2SLGBTQ+ Supporters Call ‘Rainbow Washing’ by Corporate Allies

2Slgbtq+ Supporters Call ‘Rainbow Washing’ By Corporate Allies

Toronto-based graphic designer Dylan Horner says many of the marketing campaigns he encounters during Pride month make him cringe.

Throughout the month of June, brand ads featuring LGBT Pride images appeared on televisions, billboards and, most importantly, in social media feeds. Companies ranging from local businesses to multinational corporations launch new Pride-themed products and add splashes of rainbow decor to their logos, all in the name of ally 2SLGBTQ+.

But if a company’s policies, products, and political activities during the other 11 months of the year don’t align with its colorful advertising during Pride month, it’s increasingly likely to be called “rainbow wash” – displays support public files for the 2SLGBTQ+ community that are temporary and not backed up per action.

“When companies try to push their own agenda and include the community, those are the (campaigns) that drive me crazy,” says Horner, who is gay.

But his feelings on the matter are not black and white. He believes there is value in marketing and advertising campaigns during Pride month, especially if there are nuances, noting that visibility is particularly helpful for individuals who live in rural areas, feel alone, or are not yet fully comfortable with who they are. .

Horner is not alone in finding the problem nuanced.

“I think mega-company sponsorships can often be beneficial for queer creators, and financial support in that regard can propel us to the next level,” says drag artist Kendall Gender. “I, however, (have) a problem when (sponsorships are) inauthentic.”

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Gender is working with Canadian cosmetics company Annabelle on a Pride collection and campaign this year. Annabelle says monetary donations will be made to the Rainbow Railroad, an organization that helps 2SLGBTQ+ people escape violence and persecution in their home countries.


Marketing industry observers agree that authenticity is important and that Pride Month campaigns can serve a positive purpose, but there needs to be substance behind them.

Scott Knox is the founding president of PrideAM, an organization that works to ensure that 2SLGBTQ+ people are more visible in marketing agencies and that community portrayals in advertising are not one-dimensional.

He finds that Canada’s advertising industry tends to do a better job compared to other markets it has worked in when it comes to ensuring authentic representation of 2SLGBTQ+ and specifically around Pride month.

“In Canada, we are part of the fabric of how brands talk (with consumers) and sell products” all year round, he says.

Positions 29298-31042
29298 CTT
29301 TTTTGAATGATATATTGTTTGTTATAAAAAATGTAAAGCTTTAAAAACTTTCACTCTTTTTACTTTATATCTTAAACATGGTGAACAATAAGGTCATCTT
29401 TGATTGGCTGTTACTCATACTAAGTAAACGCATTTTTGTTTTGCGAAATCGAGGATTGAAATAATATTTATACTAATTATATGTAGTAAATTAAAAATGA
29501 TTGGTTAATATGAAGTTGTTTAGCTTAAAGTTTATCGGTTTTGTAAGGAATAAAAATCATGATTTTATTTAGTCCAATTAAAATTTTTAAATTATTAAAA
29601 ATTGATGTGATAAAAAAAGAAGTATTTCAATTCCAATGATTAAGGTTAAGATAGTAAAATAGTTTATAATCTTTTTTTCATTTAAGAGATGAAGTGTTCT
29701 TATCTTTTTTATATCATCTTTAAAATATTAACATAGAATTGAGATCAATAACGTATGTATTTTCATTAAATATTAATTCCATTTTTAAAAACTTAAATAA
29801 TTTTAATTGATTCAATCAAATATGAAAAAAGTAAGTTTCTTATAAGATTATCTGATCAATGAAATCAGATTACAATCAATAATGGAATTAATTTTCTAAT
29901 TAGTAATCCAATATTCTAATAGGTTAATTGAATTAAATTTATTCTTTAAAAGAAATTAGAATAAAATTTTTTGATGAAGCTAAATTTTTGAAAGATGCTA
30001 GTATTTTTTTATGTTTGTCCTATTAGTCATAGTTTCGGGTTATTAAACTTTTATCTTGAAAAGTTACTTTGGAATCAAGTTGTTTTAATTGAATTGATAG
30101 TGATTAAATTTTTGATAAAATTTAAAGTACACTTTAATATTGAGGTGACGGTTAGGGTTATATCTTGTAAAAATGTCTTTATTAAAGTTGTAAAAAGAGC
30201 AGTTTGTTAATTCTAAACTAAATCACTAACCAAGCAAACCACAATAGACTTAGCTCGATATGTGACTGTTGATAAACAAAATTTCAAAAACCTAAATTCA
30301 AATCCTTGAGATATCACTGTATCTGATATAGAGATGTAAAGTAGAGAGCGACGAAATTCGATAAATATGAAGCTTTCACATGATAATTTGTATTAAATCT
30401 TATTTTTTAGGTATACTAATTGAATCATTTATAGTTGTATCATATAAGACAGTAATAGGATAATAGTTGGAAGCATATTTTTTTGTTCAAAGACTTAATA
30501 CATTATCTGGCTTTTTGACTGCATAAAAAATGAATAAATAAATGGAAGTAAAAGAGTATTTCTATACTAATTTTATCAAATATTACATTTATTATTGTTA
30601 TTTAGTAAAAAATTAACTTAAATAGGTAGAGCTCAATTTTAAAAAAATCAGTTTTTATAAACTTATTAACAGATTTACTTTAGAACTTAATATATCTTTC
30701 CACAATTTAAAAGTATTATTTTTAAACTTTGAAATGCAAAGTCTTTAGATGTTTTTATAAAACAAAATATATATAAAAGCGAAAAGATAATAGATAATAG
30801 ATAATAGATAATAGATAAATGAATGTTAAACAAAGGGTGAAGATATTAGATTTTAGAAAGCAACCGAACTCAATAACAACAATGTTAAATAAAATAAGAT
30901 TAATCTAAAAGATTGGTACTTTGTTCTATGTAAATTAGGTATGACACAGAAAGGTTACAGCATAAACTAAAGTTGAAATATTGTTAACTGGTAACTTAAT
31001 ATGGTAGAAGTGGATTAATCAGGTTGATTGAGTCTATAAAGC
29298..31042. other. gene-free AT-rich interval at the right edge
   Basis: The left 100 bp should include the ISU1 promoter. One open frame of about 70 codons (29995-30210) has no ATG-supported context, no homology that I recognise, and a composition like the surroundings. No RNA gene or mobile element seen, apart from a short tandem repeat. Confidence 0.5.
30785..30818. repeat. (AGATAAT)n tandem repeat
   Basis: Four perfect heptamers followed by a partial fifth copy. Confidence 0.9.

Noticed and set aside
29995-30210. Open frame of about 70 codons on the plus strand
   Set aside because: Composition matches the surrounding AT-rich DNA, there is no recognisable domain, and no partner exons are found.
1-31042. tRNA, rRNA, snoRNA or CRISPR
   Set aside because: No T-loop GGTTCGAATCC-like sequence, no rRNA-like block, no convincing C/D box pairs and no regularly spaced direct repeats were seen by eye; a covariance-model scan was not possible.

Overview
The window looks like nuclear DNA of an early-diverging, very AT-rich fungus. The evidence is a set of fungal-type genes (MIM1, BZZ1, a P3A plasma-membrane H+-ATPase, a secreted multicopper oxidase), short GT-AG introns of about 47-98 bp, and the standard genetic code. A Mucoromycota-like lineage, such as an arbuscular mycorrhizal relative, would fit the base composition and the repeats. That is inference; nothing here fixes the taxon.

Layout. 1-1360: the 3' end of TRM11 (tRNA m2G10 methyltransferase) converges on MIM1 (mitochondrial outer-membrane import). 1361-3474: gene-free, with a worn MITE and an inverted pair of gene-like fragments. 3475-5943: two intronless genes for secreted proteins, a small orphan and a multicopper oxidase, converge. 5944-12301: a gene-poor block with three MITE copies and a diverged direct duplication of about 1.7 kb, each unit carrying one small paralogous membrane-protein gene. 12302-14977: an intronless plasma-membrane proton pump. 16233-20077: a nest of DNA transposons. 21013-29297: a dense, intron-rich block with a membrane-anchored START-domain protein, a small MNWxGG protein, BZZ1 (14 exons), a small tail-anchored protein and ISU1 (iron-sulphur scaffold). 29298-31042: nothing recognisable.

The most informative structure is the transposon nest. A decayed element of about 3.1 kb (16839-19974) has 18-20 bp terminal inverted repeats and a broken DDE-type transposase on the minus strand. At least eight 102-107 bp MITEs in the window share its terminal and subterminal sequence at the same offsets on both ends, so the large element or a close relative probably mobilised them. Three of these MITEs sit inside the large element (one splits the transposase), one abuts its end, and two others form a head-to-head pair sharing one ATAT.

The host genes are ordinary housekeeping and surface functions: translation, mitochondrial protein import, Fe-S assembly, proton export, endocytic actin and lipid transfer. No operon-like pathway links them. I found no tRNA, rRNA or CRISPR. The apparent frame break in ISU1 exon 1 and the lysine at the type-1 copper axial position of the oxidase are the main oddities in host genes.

At the same time, he says large companies need to reflect on whether they truly value the 2SLGBTQ+ community or are just trying to cash in when Pride month rolls around, illustrating his point with the example of a hypothetical company adding rainbows to a branch of its operations. located in Toronto’s Gay Village during Pride month, but not at any other location and at any other time.

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“They are safe in the community space, but are they going to do something in another country, in another city, at a different time of year other than Pride month?” he says.


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Craig Pike, owner of Craig’s Cookies, points to a level of superficiality and lack of understanding on the part of some larger organizations he has encountered. He says they have been coming to his small business, which has a location in Toronto’s Gay Village, to get free cookies for his Gay Pride campaigns instead of paying for them.

“We’ve been approached by banks, hotels and other big food brands asking us to donate cookies for their Pride events,” he says. “In my opinion, if you want to support queer small businesses during Pride, put your money where your mouth is.”

The cookie business makes its own efforts throughout the year by hiring diverse groups of employees who best represent the people it bakes for, ensuring it is always visibly queer, and learning how it can do better for marginalized individuals within the wider 2SLGBTQ+ community.


For larger companies, there are some easy actions that can be implemented at the policy and system level well in advance of Pride month that represent tangible support for the 2SLGBTQ+ community, says Feminuity co-founder and CEO Sarah Saska. Femininity helps organizations improve their diversity and inclusion efforts.

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She emphasizes the importance of configuring data collection tools for customers and employees that are not limited to gender and sexuality so that there is a better understanding of who people are and what they need, and to help the company determine if its products are inclusive.

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Another example is around benefits, in particular, working with health and benefits providers to expand insurance to cover gender-affirming medical care for transgender and non-binary people. Making sure dress codes aren’t gender-neutral is another easy starting point, she adds.

This is just a start, of course. Saska says that consulting the 2SLGBTQ+ community to see what other actions are beneficial and whether a company’s plans are really helpful, necessary, or helpful can go a long way.

At the end of the day, Horner believes that being a forward-looking company goes beyond a checklist to satisfy during Pride month.

“Being progressive is a way of being. If you really want to do something, you just do it,” he says.

The post that 2SLGBTQ+ supporters call ‘rainbow washing’ by corporate allies appeared first on CityNews Calgary.

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